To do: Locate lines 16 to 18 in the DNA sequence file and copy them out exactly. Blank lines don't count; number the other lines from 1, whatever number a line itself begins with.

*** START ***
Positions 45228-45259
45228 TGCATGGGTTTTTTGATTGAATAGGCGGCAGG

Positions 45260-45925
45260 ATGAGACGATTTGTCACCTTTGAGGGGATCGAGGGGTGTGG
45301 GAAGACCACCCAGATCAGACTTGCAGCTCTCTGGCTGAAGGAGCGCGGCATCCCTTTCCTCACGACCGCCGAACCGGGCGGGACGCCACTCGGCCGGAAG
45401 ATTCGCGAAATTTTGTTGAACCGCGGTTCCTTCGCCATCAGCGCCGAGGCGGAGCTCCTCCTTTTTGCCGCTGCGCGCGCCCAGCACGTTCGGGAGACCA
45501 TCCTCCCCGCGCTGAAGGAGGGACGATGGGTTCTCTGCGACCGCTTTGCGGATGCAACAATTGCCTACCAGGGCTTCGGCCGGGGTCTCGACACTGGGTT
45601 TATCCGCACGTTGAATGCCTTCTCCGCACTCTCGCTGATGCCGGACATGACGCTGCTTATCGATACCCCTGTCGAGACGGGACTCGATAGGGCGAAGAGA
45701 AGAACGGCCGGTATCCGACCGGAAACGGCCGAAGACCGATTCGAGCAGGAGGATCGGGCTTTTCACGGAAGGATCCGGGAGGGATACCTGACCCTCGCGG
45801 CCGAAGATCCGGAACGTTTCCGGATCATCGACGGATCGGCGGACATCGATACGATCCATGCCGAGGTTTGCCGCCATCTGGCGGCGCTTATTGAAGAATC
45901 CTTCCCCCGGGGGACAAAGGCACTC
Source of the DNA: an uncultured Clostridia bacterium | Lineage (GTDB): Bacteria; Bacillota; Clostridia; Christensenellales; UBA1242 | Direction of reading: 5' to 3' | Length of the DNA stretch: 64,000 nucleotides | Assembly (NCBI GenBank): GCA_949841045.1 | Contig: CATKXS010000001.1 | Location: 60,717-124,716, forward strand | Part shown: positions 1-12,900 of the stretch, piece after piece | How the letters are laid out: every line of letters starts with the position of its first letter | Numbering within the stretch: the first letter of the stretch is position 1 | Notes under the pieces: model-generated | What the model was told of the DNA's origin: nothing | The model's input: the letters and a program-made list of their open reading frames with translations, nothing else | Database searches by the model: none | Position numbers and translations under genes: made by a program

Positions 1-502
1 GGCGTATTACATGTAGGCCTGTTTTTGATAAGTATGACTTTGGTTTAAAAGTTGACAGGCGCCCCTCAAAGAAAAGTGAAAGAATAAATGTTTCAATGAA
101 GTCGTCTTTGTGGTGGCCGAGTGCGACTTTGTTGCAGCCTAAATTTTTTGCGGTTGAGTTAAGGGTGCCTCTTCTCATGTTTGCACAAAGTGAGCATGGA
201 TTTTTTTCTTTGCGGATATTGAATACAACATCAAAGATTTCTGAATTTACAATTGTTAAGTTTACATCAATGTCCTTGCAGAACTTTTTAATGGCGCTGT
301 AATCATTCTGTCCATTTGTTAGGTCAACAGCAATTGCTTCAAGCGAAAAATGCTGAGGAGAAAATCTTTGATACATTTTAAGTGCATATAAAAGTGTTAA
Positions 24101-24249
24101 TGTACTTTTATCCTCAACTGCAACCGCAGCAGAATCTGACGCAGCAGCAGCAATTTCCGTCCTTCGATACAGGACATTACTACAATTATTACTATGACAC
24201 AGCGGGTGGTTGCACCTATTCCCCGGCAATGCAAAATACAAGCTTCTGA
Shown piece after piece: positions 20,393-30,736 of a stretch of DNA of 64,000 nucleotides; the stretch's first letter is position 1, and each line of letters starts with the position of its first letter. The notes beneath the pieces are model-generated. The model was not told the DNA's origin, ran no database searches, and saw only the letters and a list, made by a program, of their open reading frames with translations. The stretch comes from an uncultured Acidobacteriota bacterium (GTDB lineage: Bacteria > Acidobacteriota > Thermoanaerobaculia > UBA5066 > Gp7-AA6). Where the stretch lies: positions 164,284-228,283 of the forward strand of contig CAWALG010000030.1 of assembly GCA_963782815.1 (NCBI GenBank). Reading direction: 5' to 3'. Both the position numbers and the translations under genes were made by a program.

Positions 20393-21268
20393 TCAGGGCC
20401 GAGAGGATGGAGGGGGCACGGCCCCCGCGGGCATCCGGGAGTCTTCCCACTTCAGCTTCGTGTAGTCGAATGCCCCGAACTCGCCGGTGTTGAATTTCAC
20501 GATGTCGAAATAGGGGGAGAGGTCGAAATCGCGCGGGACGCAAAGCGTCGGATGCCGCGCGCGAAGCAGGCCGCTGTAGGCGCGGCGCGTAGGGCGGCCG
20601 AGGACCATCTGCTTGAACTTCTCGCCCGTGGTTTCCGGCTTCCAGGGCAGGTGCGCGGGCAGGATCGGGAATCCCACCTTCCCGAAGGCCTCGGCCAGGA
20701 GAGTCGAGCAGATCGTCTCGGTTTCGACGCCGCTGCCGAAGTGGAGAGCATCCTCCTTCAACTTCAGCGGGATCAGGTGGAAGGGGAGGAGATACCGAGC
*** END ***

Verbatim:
201 TTTTTTTCTTTGCGGATATTGAATACAACATCAAAGATTTCTGAATTTACAATTGTTAAGTTTACATCAATGTCCTTGCAGAACTTTTTAATGGCGCTGT
301 AATCATTCTGTCCATTTGTTAGGTCAACAGCAATTGCTTCAAGCGAAAAATGCTGAGGAGAAAATCTTTGATACATTTTAAGTGCATATAAAAGTGTTAA
Positions 24101-24249